“Sir, would you like to make a contribution to Climate Change?” Ans: Apparently, I already am.

I gave at the office (literally… I’m a petroleum geologist).


“Political leaders and newscasters, understand that the phrase “contributing to climate change” is meaningless, so please try to use something a little more intelligent.”

Steve, instead of just criticizing, why not provide a suggestion?

Dr. S. Jeevananda Reddy

Please find my recent article “Fallacies in studies of Global Warming vs Agriculture”, published in Acta Scientific Agriculture, Vol. 2. issue 8, pages 33-39, 2018 [Mini Review]


Dr. S. Jeevananda Reddy

It’s like they are not taking Climate Change seriously.

Climate Change May Have Claimed A Significant Victim – The Barents Sea


Perhaps I missed the MSM headlines on this, but with the steady drum beat that we are destroying the environment, how many people know that the “U.S. has been reducing CO2 emissions faster than any other nation on Earth over the last decade”?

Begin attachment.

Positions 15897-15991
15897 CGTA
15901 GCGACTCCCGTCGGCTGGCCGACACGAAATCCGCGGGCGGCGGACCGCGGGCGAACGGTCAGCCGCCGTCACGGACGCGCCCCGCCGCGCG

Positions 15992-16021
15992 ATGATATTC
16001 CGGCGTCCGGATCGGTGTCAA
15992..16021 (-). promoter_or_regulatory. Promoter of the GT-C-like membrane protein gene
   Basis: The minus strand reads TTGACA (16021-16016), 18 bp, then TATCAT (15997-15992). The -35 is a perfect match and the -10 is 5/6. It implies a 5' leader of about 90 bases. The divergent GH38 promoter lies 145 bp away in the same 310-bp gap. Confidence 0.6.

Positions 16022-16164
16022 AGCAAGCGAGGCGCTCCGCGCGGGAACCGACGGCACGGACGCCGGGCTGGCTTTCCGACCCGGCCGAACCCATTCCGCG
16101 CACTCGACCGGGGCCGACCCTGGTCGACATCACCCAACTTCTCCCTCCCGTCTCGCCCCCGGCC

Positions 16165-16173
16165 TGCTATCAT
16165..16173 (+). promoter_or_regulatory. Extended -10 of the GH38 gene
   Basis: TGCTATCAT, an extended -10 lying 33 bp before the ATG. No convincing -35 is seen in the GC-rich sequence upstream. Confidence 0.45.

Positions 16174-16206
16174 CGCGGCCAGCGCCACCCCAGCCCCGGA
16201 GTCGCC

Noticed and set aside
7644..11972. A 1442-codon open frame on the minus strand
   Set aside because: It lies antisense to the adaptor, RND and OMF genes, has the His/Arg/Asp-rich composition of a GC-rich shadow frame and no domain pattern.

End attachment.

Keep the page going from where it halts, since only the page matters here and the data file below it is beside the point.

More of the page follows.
michael hart
Marcus K

Loved the article. One minor critique though… At the end, you say “we probably could not measure a change in global temperatures.” (and I agree), but saying [probably could not] is really no different than [contributing to] in the sense that this article is trying to argue against. The alarmists could easily just get hung up on that one phrase and completely overlook all the facts it presented. Cheerio! 🙂


My favourite is any action by the luvvies is to “tackle” climate change. Tackling is big in Climate World.